When he refused to take the new Act of Succession, and to swear to the Oath of Supremacy, he was arrested and sent to the Tower of London on April 17, 1534. During his imprisonment, Thomas began to write the "Dialogue of Comfort Against Tribulation", said to be the best of his spiritual works. He remained in prison until July 1535 when he was tried and condemned for treason, largely through the perjury of a man named Richard Rich, who later became chancellor himself. The jury, under pressure from the king judged More guilty of treason. He was beheaded alongside Bishop Fisher on July 6, 1535.
His final words on the scaffold were: "The King's good servant, but God's First."
It is said that his head was parboiled and then displayed on London Bridge for a month as a warning to other “traitors”. A woman, Margaret Roper bribed the man who was supposed to throw it into the river to give it to her instead. In 1824 a lead box was found in the Roper vault at Saint Dunstan’s Church Canterbury, England. The box contained a head which was presumed to be that of Thomas.
His body was taken to Saint Peter ad Vincula in the Tower of London, England where it rests.
Thomas was famously described by Robert Whittington as “a man for all seasons”
Thomas was beatified with other English martyrs in 1886 by Pope Leo XIII. He was canonized in 1935 by Pope Pius XI and he was declared patron of politicians on on October 31, 2000, by Pope John Paul II.

Saint Thomas More,
Pray for us!

Ref: Our Sunday Visitor Encyclopedia Of Saints.
By Matthew Bunson, Stephen Bunson, Margaret Bunson:
Saint Companions for Each Day
By A.J.M. Mausolfe
And J.K. Mausolfe.
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Inspirational Quotes from the saints:
'If men but knew Thee, O my God!'
St. Ignatius of Loyola
“Late have I loved Thee,
 O Beauty ever ancient, ever new,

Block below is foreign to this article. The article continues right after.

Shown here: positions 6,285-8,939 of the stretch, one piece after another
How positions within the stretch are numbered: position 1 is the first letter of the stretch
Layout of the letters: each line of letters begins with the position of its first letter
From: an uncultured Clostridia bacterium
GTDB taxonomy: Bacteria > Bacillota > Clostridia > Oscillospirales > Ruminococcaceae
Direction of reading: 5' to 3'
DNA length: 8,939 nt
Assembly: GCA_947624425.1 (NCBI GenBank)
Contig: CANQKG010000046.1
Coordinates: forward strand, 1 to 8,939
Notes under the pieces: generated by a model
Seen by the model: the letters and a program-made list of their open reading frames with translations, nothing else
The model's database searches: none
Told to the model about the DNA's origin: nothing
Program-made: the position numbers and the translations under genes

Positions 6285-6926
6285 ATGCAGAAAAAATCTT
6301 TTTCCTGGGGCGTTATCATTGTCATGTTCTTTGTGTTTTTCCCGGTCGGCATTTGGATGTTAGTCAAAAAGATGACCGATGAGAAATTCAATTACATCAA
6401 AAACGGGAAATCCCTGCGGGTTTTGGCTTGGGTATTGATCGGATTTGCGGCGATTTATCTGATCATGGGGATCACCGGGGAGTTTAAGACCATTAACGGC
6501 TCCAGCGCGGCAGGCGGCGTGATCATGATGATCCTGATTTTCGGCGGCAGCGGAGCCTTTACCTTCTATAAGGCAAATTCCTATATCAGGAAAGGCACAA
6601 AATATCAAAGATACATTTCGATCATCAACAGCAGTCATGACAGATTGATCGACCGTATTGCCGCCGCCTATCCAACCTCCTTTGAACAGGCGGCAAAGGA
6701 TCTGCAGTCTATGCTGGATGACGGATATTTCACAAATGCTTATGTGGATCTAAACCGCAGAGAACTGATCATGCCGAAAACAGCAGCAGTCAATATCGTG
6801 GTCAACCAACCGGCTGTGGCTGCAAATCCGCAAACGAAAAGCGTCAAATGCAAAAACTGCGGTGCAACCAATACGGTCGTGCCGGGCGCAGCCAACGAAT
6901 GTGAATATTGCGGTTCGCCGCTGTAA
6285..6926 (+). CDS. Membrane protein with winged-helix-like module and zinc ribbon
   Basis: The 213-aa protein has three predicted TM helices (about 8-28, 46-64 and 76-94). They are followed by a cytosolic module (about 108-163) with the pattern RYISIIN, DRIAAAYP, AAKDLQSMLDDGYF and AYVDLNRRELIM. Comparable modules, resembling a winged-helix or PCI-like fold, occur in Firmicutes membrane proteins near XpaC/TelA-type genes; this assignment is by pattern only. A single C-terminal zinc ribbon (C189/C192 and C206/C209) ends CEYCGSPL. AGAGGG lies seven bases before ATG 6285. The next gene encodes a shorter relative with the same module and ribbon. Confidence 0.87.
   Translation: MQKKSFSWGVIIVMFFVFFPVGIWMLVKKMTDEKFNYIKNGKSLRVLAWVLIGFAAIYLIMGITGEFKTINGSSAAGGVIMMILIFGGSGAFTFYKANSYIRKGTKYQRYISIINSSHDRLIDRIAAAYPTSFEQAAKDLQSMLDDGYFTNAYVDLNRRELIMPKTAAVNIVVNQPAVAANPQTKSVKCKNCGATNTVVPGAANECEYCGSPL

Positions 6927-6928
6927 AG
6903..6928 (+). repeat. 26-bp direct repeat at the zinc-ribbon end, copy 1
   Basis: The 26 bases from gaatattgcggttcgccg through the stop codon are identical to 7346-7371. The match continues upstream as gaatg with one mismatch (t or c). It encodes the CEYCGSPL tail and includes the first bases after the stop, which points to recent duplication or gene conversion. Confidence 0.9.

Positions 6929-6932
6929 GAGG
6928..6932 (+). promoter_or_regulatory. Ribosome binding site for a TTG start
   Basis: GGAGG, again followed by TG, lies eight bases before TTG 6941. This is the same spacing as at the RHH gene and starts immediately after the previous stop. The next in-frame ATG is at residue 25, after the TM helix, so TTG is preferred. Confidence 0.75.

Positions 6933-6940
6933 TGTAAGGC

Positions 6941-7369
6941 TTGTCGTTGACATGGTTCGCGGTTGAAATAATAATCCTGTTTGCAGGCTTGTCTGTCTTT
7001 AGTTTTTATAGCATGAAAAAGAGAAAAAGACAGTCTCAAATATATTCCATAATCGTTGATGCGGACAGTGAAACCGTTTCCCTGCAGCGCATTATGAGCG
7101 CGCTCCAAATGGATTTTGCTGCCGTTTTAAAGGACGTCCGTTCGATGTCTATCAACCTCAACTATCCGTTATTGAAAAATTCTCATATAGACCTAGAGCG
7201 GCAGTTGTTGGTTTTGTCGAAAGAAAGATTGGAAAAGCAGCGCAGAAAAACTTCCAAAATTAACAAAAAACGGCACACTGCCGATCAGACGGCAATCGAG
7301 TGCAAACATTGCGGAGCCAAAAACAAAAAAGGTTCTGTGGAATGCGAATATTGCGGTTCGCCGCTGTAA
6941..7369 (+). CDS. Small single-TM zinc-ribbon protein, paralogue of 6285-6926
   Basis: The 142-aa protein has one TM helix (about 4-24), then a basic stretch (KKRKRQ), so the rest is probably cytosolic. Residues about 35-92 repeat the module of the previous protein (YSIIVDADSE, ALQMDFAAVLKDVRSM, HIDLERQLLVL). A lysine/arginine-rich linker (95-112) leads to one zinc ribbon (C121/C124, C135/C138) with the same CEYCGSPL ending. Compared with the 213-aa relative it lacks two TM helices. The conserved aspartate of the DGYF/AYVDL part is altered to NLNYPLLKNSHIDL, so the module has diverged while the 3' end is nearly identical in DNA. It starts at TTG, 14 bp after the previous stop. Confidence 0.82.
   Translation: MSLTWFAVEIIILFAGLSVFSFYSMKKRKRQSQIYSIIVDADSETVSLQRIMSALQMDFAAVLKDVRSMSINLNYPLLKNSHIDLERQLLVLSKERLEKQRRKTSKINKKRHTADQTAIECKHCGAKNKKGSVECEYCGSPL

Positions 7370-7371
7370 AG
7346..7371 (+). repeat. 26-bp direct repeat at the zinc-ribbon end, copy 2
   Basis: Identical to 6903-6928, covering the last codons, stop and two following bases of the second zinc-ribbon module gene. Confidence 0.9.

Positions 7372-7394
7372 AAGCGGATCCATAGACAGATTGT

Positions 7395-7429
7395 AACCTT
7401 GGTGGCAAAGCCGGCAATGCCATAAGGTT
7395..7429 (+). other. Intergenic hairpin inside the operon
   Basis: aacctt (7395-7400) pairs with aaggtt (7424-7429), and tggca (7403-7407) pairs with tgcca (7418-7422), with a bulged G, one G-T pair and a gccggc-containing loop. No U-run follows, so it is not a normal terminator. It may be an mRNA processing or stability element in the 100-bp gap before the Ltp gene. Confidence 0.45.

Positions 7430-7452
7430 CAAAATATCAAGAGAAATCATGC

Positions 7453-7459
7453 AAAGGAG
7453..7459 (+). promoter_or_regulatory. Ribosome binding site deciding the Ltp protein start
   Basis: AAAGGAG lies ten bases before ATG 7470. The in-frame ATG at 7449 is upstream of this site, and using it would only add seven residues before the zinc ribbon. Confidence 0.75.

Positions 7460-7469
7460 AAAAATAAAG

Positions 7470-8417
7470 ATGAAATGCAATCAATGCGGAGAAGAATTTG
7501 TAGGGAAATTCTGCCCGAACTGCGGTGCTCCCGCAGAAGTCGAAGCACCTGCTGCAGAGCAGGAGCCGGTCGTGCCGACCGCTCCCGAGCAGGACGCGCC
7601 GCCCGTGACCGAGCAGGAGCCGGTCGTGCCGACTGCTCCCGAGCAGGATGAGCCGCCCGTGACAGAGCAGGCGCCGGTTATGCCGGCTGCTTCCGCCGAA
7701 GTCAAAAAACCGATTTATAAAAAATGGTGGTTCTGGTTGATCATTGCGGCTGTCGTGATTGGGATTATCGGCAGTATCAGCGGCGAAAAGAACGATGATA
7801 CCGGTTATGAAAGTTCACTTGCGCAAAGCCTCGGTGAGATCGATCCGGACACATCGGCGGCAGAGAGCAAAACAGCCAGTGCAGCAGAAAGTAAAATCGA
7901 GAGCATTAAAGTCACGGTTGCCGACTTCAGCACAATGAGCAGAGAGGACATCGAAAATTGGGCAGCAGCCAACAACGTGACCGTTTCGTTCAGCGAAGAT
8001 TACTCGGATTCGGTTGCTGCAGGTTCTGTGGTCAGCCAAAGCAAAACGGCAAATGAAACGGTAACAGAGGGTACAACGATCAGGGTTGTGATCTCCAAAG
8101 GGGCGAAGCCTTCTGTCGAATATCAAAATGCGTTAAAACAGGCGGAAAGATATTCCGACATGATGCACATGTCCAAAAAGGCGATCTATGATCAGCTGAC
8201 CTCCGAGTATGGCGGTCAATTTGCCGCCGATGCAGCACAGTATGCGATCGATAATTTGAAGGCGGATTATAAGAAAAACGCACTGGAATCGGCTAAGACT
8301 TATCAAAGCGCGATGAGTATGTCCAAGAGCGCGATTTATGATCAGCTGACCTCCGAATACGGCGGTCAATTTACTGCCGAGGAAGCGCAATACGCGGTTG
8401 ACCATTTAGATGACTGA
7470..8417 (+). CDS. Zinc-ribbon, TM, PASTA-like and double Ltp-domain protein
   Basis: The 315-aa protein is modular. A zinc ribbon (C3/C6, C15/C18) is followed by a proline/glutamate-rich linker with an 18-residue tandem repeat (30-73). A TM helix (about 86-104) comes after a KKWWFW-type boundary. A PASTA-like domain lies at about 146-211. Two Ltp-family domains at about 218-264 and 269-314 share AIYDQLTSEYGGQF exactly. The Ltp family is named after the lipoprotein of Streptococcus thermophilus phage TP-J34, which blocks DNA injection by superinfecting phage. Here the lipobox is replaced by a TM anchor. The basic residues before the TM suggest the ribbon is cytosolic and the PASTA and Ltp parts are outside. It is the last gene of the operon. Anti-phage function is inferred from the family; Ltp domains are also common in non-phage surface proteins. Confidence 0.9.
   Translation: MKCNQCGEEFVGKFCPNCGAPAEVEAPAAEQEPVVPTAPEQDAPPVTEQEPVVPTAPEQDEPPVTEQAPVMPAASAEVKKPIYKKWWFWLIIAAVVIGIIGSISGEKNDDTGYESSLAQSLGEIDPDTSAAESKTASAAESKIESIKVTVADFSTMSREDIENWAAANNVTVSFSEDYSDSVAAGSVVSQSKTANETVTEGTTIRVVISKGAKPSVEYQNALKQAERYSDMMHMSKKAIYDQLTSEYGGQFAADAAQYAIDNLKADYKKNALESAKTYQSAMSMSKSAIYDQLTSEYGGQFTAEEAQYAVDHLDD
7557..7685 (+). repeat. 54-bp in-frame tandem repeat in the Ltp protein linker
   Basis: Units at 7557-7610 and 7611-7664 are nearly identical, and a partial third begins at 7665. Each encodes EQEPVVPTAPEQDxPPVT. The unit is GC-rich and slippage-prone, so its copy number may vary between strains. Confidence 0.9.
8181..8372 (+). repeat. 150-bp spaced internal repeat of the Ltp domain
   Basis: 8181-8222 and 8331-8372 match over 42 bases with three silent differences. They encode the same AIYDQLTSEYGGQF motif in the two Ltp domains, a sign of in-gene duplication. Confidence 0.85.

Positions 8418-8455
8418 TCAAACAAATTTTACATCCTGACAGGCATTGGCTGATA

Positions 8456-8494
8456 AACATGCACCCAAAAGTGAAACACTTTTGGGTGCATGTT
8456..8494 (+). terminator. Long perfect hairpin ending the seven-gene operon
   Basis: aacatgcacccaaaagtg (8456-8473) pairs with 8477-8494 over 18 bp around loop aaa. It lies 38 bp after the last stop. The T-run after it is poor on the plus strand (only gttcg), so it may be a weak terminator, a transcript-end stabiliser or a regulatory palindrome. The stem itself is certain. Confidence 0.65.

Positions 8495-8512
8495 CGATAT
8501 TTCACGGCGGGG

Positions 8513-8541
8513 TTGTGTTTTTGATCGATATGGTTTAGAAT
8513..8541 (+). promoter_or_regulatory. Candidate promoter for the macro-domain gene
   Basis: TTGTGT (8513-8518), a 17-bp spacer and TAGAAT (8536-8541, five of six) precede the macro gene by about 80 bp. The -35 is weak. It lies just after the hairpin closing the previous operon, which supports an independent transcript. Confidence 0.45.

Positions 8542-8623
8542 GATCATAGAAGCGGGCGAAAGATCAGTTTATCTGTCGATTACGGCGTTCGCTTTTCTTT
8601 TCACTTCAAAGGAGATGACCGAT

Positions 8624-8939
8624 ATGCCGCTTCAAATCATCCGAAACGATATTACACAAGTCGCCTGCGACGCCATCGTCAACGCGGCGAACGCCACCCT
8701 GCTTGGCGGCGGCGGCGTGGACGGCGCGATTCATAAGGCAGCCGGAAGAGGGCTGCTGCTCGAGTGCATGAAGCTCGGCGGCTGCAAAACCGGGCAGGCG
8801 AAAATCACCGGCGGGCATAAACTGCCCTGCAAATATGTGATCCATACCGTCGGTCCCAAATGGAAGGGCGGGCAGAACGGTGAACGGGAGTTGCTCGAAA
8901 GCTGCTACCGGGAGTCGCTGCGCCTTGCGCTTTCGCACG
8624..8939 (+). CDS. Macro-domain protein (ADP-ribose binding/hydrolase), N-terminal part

late have I loved Thee!......”
St. Augustine of Hippo
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« Reply #603 on: June 22, 2011, 02:34:52 AM »

Saint Thomas more is said to be one of the greatest interlectuals of his age. He was also a prolific writer.
His works include:
1: Utopia, his most renown book. It is a criticism of his English society.
2: Treatise On The Blessed Sacrament. This was written in defense of King Henry's Treatise 'Assertio Septem Sacramentorum', which had been written in defense of the Sacraments against Martin Luther.
3: The Four Last Things.
4; Dialogue Concerning Heresies and Confutation of Tindale's Answer. This was directed against the writing of Protestant reformer Matthew Tyndale.
5: Dialogue of Comfort Against Tribulation, said to be the best of his spiritual works as mentioned earlier.
6: The unfinished treatise on the Passion which was composed during his imprisonment.
And more.

Many portraits exist of Thomas, the most famous is that of Holbein, the original of which is housed in the Frick Meuseum in New York City.
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Jesus, Jesus, Jesus!
Inspirational Quotes from the saints:
'If men but knew Thee, O my God!'
St. Ignatius of Loyola
“Late have I loved Thee,
 O Beauty ever ancient, ever new,
 late have I loved Thee!......”
St. Augustine of Hippo
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« Reply #604 on: June 22, 2011, 02:47:44 AM »

June 22


Saint John Fisher.

Also known as
John of Rochester
John Fisher of Rochester
John was born in 1469 at Beverley, Yorkshire in England. His father died in 1477 when he was just about 8 years old. About the year 1482, John was admitted to Cambridge University where he distinguished himself as a scholar. He was ordained in 1491. Special permission was obtained for this since he was only 22 years old.
After studying theology for ten years, he became vice -chancellor at the University. Some years later, he was elected chancellor of the University of Cambridge. The same year, John was also appointed bishop of Rochester by King Henry VIII. He became famous for his writings, including his efforts to resist the spread of Protestantism.